Smart bandage designed to detect infection

Researchers at the University of Rhode Island, USA, are developing a smart bandage that could detect and monitor infection in wounds.

The smart bandage held by tweezers. Photo by Negar Rahmani

The non-invasive method, created by URI assistant Professor Daniel Roxbury and former URI graduate student Mohammad Moein Safaee, involves embedding nanosensors in the fibres of a bandage. 

Roxbury explained that through single-walled carbon nanotubes within the bandage concentrations of hydrogen peroxide can be detected in order to identify an infection. Until now, using nanotubes has presented challenges of immobilising them in a biocompatible manner so that they stay sensitive to their surroundings, he added.

“The microfibres that encapsulate the carbon nanotubes accomplish both of these tasks,” Roxbury said. “The nanotubes do not leach from the material, yet they stay sensitive to hydrogen peroxide within the wounds.”

Designed to be used for diagnostic purposes, the ‘smart bandage’ will be monitored by a minituarised wearable device that can wirelessly (optically) detect the signal from the carbon nanotubes in the bandage.

The signal can then be transmitted to a smartphone-type device that can automatically alert the patient or health care provider.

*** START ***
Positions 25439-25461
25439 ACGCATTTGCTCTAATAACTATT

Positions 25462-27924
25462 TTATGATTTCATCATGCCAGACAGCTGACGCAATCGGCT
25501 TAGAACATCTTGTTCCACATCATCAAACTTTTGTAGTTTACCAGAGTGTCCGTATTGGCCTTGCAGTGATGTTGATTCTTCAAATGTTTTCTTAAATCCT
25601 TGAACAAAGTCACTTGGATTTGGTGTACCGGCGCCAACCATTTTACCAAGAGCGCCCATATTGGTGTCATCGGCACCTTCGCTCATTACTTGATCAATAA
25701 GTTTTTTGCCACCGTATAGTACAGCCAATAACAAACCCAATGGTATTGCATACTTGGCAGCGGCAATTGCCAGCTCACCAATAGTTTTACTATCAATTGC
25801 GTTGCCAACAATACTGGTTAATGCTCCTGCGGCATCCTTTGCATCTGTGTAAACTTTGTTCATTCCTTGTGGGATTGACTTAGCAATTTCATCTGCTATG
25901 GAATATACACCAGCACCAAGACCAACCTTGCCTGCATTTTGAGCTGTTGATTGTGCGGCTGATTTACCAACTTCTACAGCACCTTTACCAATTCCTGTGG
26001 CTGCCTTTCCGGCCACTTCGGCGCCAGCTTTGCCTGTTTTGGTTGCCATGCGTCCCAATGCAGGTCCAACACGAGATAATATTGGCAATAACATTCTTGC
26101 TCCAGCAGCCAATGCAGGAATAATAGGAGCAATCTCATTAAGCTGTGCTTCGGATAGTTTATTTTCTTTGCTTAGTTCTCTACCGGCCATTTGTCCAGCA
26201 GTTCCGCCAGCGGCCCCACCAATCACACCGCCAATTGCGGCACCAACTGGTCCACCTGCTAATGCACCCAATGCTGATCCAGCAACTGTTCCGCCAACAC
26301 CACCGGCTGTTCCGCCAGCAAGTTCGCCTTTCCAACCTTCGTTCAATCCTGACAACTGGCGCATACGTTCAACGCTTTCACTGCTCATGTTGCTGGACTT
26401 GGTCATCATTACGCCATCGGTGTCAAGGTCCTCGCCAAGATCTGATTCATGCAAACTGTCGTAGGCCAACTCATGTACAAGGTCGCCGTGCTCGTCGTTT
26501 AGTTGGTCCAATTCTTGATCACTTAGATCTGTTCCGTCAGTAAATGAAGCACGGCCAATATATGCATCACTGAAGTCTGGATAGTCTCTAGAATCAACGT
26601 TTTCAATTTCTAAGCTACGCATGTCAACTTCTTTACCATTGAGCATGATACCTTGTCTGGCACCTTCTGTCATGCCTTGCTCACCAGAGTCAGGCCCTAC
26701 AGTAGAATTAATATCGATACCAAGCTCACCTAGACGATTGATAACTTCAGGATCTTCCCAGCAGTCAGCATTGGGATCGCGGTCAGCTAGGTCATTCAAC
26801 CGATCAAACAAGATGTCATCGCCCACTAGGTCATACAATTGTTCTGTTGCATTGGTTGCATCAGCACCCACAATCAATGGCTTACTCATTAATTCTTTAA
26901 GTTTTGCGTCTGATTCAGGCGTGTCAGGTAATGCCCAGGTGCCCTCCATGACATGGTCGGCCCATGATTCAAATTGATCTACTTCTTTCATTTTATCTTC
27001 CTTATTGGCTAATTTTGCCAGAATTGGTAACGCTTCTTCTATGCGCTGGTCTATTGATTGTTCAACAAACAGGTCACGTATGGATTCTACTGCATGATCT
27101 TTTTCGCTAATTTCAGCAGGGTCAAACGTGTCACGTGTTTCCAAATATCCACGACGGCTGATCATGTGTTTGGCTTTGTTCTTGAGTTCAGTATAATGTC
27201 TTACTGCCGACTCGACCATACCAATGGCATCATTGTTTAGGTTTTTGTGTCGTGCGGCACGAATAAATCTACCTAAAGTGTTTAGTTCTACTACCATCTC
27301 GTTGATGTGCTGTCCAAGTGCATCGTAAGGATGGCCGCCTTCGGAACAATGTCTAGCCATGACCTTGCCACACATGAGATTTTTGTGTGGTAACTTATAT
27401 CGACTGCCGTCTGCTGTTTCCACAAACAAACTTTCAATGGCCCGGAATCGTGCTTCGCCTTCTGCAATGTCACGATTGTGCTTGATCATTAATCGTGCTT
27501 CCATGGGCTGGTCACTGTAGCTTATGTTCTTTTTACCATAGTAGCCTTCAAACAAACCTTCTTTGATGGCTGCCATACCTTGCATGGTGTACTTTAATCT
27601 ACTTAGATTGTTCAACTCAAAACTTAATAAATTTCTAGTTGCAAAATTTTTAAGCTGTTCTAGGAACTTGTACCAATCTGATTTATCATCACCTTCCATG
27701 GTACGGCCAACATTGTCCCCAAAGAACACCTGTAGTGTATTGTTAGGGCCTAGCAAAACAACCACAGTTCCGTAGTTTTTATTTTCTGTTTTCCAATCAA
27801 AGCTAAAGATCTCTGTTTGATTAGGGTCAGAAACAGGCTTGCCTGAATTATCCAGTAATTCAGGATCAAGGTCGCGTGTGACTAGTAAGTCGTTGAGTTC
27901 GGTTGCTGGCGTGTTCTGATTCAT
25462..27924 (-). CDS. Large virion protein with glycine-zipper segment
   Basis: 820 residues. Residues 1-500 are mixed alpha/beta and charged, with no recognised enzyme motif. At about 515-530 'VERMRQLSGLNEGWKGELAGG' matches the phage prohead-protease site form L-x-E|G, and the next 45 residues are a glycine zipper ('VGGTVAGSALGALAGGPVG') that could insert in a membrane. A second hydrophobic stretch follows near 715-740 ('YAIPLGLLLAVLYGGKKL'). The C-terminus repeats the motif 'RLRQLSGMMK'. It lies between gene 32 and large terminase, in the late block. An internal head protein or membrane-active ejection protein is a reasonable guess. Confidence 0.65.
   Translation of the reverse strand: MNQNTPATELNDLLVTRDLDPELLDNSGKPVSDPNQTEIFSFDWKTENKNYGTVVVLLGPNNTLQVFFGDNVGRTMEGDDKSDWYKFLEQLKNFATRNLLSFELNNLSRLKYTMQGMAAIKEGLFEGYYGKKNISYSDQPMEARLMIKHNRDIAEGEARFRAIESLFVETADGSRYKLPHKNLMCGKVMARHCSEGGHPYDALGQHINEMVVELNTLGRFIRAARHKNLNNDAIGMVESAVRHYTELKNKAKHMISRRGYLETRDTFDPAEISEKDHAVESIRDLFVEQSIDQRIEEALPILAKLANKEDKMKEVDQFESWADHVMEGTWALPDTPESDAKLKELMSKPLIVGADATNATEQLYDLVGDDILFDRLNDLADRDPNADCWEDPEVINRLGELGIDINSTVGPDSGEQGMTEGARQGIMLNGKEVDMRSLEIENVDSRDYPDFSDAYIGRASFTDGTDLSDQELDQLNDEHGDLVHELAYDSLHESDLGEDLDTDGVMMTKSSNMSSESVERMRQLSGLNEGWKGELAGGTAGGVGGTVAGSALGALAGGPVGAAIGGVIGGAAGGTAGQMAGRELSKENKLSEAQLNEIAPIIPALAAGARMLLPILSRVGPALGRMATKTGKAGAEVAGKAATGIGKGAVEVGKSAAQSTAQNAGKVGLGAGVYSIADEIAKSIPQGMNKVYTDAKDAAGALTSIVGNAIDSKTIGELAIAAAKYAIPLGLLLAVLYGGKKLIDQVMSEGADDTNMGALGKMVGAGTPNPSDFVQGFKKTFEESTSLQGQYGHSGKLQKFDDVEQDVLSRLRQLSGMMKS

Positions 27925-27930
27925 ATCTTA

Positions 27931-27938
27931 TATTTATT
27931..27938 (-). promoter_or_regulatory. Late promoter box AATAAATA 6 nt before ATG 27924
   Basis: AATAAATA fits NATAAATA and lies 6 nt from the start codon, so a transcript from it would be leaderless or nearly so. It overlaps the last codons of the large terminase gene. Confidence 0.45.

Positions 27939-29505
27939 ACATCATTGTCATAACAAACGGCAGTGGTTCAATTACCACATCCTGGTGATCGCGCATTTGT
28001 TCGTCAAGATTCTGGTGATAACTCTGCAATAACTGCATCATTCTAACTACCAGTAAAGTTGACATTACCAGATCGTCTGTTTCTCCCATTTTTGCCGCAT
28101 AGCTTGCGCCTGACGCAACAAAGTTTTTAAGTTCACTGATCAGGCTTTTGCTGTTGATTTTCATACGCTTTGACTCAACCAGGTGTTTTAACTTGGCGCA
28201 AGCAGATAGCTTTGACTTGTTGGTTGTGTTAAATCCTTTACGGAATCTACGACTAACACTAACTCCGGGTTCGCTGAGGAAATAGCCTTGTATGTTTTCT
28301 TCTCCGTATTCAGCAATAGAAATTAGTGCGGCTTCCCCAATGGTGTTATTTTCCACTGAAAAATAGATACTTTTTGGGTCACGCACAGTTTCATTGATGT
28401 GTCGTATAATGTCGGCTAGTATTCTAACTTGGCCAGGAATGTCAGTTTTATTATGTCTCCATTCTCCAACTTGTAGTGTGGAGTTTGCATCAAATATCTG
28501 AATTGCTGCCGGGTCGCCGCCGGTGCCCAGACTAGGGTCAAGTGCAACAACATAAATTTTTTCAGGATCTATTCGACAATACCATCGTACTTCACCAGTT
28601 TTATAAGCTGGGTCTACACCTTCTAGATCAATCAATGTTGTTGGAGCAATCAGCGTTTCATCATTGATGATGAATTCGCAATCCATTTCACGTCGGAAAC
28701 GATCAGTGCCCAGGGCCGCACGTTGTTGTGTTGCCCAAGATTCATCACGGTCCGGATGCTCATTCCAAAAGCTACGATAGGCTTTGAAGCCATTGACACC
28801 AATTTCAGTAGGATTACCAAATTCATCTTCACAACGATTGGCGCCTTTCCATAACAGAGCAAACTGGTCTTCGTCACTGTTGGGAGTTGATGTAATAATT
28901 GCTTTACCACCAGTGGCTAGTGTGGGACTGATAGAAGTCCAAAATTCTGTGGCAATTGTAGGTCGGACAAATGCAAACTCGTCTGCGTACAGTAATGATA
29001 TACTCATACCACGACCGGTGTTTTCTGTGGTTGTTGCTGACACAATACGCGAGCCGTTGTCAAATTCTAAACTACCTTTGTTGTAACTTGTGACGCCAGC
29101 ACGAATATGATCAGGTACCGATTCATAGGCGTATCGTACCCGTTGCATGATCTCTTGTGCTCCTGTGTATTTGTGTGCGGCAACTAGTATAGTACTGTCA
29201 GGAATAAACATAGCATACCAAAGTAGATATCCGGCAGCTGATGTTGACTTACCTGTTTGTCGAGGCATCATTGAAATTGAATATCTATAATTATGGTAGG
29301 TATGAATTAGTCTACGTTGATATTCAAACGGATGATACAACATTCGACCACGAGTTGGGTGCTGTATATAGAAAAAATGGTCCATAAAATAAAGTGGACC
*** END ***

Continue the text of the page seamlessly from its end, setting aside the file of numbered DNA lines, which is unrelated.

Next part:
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According to Roxbury, the team hopes that the device will hold potential to necessitate fewer antibiotics, and prevent drastic measures such as limb amputation, through earlier diagnosis. “We envision this being particularly useful in those with diabetes, where the management of chronic wounds is routine,” he said.

Safaee worked in Roxbury’s NanoBio Engineering Laboratory in the Fascitelli Center for Advanced Engineering to design the wearable technologies used for the project. He said that the process utilised ‘cutting-edge microscopes’ to study the structure of the materials produced, as well as a home-built near-infrared spectrometer to optimise the textiles’ optical features.

Next, the team will test the function of the bandages in a petri dish with live cultured cells that would be found in wounds — fibroplasts and macrophages (a type of white blood cell) that produce hydrogen peroxide in the presence of pathogenic bacteria, Roxbury said.

If successful, the team will move to ‘in vivo’ testing in mice. The testing has focused on small bandage samples so far, but Roxbury said that the technology will be most useful in large bandages and that there will be no limitation in terms of size.

A study on the technology, authored by Roxbury, Safaee and URI doctoral student Mitchell Gravely, is published in Advanced Functional Materials.